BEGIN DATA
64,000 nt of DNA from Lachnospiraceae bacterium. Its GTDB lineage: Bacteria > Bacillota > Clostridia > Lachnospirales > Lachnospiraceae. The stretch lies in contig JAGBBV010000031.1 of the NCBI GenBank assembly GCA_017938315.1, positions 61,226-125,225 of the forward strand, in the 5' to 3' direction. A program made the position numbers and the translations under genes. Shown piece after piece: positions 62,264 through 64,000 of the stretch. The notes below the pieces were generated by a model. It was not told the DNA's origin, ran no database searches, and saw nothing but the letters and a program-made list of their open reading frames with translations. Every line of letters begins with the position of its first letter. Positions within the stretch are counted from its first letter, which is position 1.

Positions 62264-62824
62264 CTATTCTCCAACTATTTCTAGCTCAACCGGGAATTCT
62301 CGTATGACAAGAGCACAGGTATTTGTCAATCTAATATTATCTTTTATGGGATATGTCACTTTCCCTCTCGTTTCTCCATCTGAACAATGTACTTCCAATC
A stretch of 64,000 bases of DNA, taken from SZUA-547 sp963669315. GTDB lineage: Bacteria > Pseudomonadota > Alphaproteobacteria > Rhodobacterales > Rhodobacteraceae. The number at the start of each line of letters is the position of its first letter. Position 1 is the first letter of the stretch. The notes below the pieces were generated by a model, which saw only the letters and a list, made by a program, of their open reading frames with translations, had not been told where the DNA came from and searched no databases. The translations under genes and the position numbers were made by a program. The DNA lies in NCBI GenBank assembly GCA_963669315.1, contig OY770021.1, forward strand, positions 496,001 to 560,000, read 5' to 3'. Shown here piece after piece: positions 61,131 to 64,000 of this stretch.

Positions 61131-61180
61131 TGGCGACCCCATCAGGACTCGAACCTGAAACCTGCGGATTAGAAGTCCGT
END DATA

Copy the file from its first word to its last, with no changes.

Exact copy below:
64,000 nt of DNA from Lachnospiraceae bacterium. Its GTDB lineage: Bacteria > Bacillota > Clostridia > Lachnospirales > Lachnospiraceae. The stretch lies in contig JAGBBV010000031.1 of the NCBI GenBank assembly GCA_017938315.1, positions 61,226-125,225 of the forward strand, in the 5' to 3' direction. A program made the position numbers and the translations under genes. Shown piece after piece: positions 62,264 through 64,000 of the stretch. The notes below the pieces were generated by a model. It was not told the DNA's origin, ran no database searches, and saw nothing but the letters and a program-made list of their open reading frames with translations. Every line of letters begins with the position of its first letter. Positions within the stretch are counted from its first letter, which is position 1.

Positions 62264-62824
62264 CTATTCTCCAACTATTTCTAGCTCAACCGGGAATTCT
62301 CGTATGACAAGAGCACAGGTATTTGTCAATCTAATATTATCTTTTATGGGATATGTCACTTTCCCTCTCGTTTCTCCATCTGAACAATGTACTTCCAATC
A stretch of 64,000 bases of DNA, taken from SZUA-547 sp963669315. GTDB lineage: Bacteria > Pseudomonadota > Alphaproteobacteria > Rhodobacterales > Rhodobacteraceae. The number at the start of each line of letters is the position of its first letter. Position 1 is the first letter of the stretch. The notes below the pieces were generated by a model, which saw only the letters and a list, made by a program, of their open reading frames with translations, had not been told where the DNA came from and searched no databases. The translations under genes and the position numbers were made by a program. The DNA lies in NCBI GenBank assembly GCA_963669315.1, contig OY770021.1, forward strand, positions 496,001 to 560,000, read 5' to 3'. Shown here piece after piece: positions 61,131 to 64,000 of this stretch.

Positions 61131-61180
61131 TGGCGACCCCATCAGGACTCGAACCTGAAACCTGCGGATTAGAAGTCCGT